Okoboji Summer Theatre inaugurated its 2016 season with a musical that is amazing to experience -- "The Spitfire Grill."
If this is any indication, we are in for a summer of outstanding live theatre here in the Iowa Great Lakes region.
While there are no tunes that you go home, singing in your head, the music told us the story in a most compelling way. Director/choreographer Stephen Brotebeck brought his talents from New York City to take a cast of seven to a very high level. His cast gave a compelling performance that not only entertained us but taught us valuable life lessons.
The set, masterfully designed by Brandon PT Davis, took us in and out of the Spitfire Grill effortlessly with the skillful choreography of Brotebeck making the motions flawlessly smooth.
Brotebeck had an extremely talented cast to work with thanks to the efforts of OST artistic director Gail Humphries Mardirosian.
The lead character was Percy, a woman recently released from prison with a desire to create a new life for herself. Stephens College student Sydney Benton was incredible in this role. She is blessed with a gorgeous singing voice and she was at her best. Bravo, Sydney!
I adored Linda Kennedy as Hannah Ferguson, a real spitfire and owner of the Grill. Kennedy may be a diminutive woman, but watch out! This woman is a powerful performer on the stage. I understand why she has won many prestigious acting awards and am so glad she came here for what I hope won't be the only time. We want to see her in action again someday. We loved her as Hannah from the first time she stepped on that stage.
For those who love to hear rich baritone solos, Gregory Stuart is your man. He came from the D.C. area to play the role of Caleb Thorpe. I could listen to him sing all day long. He was a delight to hear and watch.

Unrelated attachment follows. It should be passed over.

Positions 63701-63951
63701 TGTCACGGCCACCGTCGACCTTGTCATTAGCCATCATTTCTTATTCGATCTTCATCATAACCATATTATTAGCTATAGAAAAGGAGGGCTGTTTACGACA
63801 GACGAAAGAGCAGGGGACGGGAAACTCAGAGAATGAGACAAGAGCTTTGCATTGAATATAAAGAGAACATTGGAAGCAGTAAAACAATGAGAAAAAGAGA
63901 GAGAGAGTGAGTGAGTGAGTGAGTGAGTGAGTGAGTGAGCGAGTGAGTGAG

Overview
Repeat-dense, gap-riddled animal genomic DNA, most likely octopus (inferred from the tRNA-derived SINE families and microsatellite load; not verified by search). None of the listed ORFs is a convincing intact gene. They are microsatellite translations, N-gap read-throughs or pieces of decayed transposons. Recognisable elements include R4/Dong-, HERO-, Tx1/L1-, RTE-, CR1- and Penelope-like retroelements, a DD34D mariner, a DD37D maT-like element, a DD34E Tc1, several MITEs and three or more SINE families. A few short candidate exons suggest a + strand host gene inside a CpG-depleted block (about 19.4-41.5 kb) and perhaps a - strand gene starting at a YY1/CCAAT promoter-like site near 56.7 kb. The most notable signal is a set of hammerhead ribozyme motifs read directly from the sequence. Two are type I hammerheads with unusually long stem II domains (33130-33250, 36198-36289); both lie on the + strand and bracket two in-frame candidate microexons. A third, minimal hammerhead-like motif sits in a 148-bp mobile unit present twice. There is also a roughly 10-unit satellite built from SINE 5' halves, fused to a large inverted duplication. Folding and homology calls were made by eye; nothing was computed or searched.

Kudos to Meaghan Parker for bringing Shelby Thorpe into our lives. Thorpe brought her character to us timid and afraid; and left us with as strong, supportive woman. Her voice is a delight to hear as well.
Welcome back to the OST stage to Kyle Groff. We look forward to seeing him each summer at least once. Groff portrayed law enforcement officer Joe Sutter.
Effy Krayneck, the town (Gilead, Wisconsin) postmaster and extreme gossip was extremely well played by Abilene Olson. The Stephens student played her role so well, we hated her from the get-go. However, by the second act, her singing, line delivery timing and facial expressions had us in stitches.
The visitor, lurking in the dark and clearly troubled, was played by Herbert Moore. You wanted to just hold and hug him from beginning to end. He didn't have to learn any dialog, but his body language told his story and Moore did it very well.
I won't spoil your enjoyment of "The Spitfire Grill" by telling you what happened on that stage. However, I will tell you that the audience sat motionless, spellbound during the second half of a story about new beginnings, starting over, accepting flaws in others and forgiving others. The music by Tom Andes was great, the acting and singing beautiful, the set perfect and the new sound system wonderful! The standing ovation at the conclusion of opening night was sincere and boisterous. Bravo to everyone involved.
I urge you not to miss this production. It will amaze you and believe me when I say, you won't soon forget it.
"The Spitfire Grill" runs through Sunday night.